One of the big announcements at 3GSM was that of mobile IM. BBC News has more:
Fifteen operators, including Vodafone, Orange, T-Mobile and China Mobile have agreed to work together to make it easy to IM across networks.
The motivation to get IM working on mobiles is driven by its huge success on the net. By getting people using IM on a mobile instead of a PC, the operators believe they can start to generate decent amounts of money for data services.
The mobile phone industry is looking to repeat the success of text messaging.
Under the initiative, the 15 operators covering 700 million mobile phone users have agreed to use a single standard for IM, which would work across networks.
The operators are looking to launch instant messaging mobile services later this year.
Silicon.com adds: The operators have agreed to charge mobile IM users for outgoing messages but incoming messages will be free. According to Arun Sarin, CEO of Vodafone, this will cut down on unwanted nasties being sent to users’ mobiles.
An entry on mopocket discusses the impact of Nokias Mobile VoIP phones that will be coming soon: I think that individuals, as well as and especially business’, will jump at the chance, if given, to use a VoIP service on their mobile phones to either conserve minutes and or make communication 10X more cost effective. Think about what would happen, for example, to Cingular’s International Roaming and International Long Distance Plan’s if people knew that they could just use their mobile phone’s WiFi connection (or even Cingular’s very own data network) to call Aunt Beatrice in Germany for 5 cents a minute instead of 36 cents. While in Barcelona, Cingular will be charging me 99 cents a minute to make as well a s receive phone calls; so you better believe I will be using my VoIP services as much as possible, and would, if I could, use it on my mobile.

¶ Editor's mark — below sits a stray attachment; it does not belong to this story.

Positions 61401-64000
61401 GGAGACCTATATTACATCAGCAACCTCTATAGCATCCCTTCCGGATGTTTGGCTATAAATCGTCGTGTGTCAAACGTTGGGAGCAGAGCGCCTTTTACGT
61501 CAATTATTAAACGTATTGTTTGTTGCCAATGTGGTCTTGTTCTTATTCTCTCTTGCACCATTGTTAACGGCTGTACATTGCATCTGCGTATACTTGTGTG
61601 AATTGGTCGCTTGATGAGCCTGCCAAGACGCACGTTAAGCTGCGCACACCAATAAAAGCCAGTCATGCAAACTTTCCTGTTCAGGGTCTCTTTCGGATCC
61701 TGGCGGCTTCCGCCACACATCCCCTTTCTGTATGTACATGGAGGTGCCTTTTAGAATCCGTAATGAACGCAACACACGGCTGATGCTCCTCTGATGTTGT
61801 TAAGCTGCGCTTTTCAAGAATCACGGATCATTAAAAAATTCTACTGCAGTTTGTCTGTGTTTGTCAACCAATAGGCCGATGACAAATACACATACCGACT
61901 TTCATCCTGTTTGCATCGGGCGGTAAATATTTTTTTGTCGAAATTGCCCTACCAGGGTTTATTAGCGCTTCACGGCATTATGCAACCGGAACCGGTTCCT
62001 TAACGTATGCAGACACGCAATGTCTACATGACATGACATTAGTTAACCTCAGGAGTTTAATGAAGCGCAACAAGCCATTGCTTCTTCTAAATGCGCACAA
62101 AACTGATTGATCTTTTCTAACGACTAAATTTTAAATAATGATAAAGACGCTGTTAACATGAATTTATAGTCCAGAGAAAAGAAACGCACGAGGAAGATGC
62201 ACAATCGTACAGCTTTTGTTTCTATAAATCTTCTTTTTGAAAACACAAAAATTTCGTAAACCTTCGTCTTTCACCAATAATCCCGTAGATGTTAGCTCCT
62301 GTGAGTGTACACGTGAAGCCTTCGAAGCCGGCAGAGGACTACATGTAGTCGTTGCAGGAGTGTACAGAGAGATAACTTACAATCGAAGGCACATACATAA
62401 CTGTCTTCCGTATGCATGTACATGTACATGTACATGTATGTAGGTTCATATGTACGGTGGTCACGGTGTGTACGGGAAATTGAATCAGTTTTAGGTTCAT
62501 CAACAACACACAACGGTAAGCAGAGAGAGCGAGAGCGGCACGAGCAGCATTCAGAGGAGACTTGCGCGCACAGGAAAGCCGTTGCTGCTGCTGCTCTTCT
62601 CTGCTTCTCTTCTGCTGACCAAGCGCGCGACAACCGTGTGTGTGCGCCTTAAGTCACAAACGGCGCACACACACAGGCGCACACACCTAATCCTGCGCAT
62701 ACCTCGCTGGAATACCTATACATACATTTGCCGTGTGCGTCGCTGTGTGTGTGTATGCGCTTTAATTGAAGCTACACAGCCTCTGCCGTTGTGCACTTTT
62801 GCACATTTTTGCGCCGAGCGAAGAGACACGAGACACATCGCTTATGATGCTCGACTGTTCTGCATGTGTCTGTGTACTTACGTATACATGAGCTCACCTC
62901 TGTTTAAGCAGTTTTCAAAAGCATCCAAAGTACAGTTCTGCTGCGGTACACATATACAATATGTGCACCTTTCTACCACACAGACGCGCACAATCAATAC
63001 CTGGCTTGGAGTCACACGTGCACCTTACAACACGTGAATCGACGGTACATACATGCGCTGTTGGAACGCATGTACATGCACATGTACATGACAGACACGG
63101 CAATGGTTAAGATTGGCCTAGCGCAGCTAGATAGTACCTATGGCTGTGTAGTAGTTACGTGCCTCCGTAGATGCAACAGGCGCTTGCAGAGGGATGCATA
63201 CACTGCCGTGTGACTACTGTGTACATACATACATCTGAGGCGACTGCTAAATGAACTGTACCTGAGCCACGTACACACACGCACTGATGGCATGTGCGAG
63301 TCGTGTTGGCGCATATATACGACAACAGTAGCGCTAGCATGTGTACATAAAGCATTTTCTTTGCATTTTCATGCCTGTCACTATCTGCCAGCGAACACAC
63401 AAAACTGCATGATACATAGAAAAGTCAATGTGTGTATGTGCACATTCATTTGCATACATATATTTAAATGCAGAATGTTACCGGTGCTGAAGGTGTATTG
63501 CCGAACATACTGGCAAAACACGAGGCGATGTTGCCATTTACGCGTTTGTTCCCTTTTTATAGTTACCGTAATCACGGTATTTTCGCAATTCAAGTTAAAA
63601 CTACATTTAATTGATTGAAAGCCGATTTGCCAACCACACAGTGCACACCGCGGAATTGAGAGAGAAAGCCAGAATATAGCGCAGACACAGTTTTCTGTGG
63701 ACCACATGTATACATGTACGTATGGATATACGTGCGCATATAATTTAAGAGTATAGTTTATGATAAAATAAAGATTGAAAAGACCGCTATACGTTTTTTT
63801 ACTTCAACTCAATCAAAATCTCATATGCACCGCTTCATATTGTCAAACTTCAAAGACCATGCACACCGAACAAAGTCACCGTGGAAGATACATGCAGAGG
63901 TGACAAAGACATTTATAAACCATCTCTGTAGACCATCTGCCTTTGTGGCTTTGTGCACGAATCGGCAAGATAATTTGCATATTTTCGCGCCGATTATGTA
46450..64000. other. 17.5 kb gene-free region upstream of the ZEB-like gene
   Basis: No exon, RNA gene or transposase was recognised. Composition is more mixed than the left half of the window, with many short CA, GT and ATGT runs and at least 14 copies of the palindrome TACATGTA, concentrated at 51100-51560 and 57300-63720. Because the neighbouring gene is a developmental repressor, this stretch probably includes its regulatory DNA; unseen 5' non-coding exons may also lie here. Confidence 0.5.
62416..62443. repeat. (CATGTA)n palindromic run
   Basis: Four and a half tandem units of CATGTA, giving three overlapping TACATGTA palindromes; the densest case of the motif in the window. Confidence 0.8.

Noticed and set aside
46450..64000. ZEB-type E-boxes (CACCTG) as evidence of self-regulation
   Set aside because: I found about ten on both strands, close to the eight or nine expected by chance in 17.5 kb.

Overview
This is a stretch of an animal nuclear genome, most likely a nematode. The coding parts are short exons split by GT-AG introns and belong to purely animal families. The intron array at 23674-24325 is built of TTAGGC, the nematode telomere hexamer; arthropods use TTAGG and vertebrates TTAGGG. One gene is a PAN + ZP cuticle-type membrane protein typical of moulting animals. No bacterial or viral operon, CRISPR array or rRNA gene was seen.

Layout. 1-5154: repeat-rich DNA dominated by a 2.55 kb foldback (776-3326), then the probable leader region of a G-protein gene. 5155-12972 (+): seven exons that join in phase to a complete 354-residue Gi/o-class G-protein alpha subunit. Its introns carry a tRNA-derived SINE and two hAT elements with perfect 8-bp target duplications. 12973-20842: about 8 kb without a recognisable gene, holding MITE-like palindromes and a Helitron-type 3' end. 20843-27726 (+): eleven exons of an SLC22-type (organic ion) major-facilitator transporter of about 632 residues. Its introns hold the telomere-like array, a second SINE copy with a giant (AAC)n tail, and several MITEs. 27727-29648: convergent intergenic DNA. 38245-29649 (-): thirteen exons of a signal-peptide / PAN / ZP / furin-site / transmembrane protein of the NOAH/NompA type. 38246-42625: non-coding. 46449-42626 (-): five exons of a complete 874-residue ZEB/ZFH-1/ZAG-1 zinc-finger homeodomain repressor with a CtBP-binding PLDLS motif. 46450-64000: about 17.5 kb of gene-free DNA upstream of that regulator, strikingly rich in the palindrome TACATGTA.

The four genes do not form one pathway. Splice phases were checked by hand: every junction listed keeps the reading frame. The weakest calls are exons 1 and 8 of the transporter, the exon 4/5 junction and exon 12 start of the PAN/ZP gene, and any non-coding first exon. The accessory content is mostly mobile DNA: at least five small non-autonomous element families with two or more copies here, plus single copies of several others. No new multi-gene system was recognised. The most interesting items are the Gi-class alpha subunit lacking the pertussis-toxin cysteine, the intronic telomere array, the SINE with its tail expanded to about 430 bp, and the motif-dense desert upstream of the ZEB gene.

IMS was another dominant theme at 3GSM. Light Reading wrote:
IMS (IP Multimedia Subsystem) has, not surprisingly, been one of the dominant acronyms at this year’s 3GSM event, with all the major, and many of the minor, vendors talking up their network and service convergence capabilities.
“IMS is going to play a strategic role in our future service delivery,” noted the operator’s head of Global Supply Chain Management, Detlef Schultz, in a prepared statement. “We intend to pilot the next generation of services using this technology and will start interoperability testing with other operators as soon as possible,” he added.
So, what exactly is an “IMS-ready deployment”? Alcatels COO of mobile activities, Marc Rouanne says that’s where technology conforming to the 3rd Generation Partnership Project (3GPP) ‘s IMS standard protocols, such as SIP, is already installed and ready to be part of a broader convergence archiecture. He cites applications servers, softswitches, gateways, and HSSs (home subscriber servers, the master customer database) as typical examples of such elements, and notes deployments with the likes of China Mobile Communications Corp. and T-Mobile USA as commercially deployed references.
Tomorrow: Hot Issues